Humanitarian Aid Cut to Tens of Thousands of People in Eastern Part of the Country
LONDON/GENEVA, 4 March 2005 - UNICEF said today that renewed fighting in the eastern DRC has cut vital aid to tens of thousands of civilians who had been earlier displaced by fighting.
Speaking from London, UNICEF Executive Director Carol Bellamy said that more than two thirds of those affected are children and women.
“These people sought sanctuary with the UN from the fighting,” said Bellamy. “First forced to flee their homes, we’ve now been forced to abandon them because we can’t be sure that our own staff won’t be killed.”
Supply lines to an estimated 54,000 civilians living in camps to which they had fled, and who were relying on aid agencies, and on the protection of UN forces, have been cut by the rise in violence.
The entire corps of international aid agencies working in Ituri withdrew their staff from the sites earlier this week, after the killing in preceding days of nine UN peacekeepers in a militia ambush.
Humanitarian organizations have had to temporarily suspend their relief efforts in critical areas such as health, water and food distribution. In one large camp, a water source maintained by aid agencies had broken down, but aid agencies were not able for several days to safely reach the site.
“We are extremely worried,” said Massimo Nicoletti Altimari, the head of UNICEF operations in Bunia. “Because of the breakdown of essential humanitarian supply lines, there is a real risk to lives of the displaced. The first to die will be the most vulnerable – young children, the sick, the elderly.”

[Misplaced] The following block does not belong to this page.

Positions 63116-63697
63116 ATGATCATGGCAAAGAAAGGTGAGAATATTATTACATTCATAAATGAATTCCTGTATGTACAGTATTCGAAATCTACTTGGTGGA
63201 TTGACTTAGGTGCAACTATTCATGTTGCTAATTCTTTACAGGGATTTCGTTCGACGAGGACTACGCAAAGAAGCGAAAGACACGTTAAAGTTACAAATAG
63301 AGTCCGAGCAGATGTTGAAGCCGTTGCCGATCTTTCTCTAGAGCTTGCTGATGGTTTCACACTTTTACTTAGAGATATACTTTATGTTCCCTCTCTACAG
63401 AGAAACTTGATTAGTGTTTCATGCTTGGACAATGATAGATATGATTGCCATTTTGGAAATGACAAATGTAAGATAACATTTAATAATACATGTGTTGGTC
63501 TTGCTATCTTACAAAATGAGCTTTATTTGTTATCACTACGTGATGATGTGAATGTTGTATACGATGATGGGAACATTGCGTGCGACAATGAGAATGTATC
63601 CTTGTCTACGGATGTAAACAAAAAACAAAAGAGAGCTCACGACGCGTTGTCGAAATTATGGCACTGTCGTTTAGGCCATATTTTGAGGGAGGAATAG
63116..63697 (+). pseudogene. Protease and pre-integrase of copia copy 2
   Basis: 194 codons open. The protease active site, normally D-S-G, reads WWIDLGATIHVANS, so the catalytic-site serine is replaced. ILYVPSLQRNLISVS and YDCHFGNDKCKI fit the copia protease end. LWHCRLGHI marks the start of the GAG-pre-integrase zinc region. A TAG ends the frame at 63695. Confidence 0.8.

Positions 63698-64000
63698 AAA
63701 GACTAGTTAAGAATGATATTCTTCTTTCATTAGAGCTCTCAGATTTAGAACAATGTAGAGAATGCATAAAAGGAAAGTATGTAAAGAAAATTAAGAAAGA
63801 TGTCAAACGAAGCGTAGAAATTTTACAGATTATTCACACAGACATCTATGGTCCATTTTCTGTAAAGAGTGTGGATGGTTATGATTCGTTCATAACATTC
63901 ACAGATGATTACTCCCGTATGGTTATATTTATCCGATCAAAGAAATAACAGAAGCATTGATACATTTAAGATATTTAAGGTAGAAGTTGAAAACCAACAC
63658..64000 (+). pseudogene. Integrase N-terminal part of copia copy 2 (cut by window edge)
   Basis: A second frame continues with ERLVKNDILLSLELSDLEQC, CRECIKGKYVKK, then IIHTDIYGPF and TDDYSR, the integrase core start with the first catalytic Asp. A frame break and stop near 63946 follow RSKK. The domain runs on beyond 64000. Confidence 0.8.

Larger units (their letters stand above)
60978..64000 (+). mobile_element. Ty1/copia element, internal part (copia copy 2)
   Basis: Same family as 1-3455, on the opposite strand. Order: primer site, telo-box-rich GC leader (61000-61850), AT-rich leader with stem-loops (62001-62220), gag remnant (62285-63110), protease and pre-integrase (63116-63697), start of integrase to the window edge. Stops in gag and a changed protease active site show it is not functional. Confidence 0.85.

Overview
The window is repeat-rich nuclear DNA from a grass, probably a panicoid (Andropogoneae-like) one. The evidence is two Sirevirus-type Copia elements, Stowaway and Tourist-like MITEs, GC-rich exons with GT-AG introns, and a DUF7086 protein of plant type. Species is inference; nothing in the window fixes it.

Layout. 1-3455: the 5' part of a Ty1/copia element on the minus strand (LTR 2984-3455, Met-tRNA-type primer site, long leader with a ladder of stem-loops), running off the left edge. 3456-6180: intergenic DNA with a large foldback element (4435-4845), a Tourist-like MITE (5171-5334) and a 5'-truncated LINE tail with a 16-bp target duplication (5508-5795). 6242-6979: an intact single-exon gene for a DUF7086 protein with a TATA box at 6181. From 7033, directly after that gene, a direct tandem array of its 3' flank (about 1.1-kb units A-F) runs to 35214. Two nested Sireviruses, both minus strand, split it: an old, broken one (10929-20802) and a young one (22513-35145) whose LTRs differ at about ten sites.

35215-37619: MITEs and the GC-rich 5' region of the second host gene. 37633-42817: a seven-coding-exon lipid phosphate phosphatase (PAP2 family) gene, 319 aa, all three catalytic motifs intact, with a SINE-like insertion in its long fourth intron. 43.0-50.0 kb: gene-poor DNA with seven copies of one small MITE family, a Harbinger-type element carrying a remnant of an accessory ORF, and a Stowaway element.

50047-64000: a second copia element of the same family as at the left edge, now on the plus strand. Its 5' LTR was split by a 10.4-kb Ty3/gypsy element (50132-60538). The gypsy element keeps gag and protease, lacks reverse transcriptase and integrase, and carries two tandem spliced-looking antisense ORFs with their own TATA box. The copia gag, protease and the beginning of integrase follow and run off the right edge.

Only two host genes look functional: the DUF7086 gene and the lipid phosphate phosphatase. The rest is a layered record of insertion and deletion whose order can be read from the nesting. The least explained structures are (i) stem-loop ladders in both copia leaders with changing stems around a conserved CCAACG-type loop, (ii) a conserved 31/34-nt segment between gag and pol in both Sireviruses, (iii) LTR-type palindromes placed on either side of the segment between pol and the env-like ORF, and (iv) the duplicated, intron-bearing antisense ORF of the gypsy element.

UNICEF is also concerned about the protection of women and children against sexual violence and the use of children in the armed conflict. Eastern DRC has witnessed some of the most consistent and horrific acts of violence in recent conflicts.
“There appears to be a trend of inter-communal violence spiralling beyond control,” said Bellamy. “We believe that there will be a surge in the numbers of displaced unless we find a way to halt this terrible new phase of fighting now.”
The UN estimates that somewhere between three and five million people have died in the Democratic Republic of Congo since 1998.
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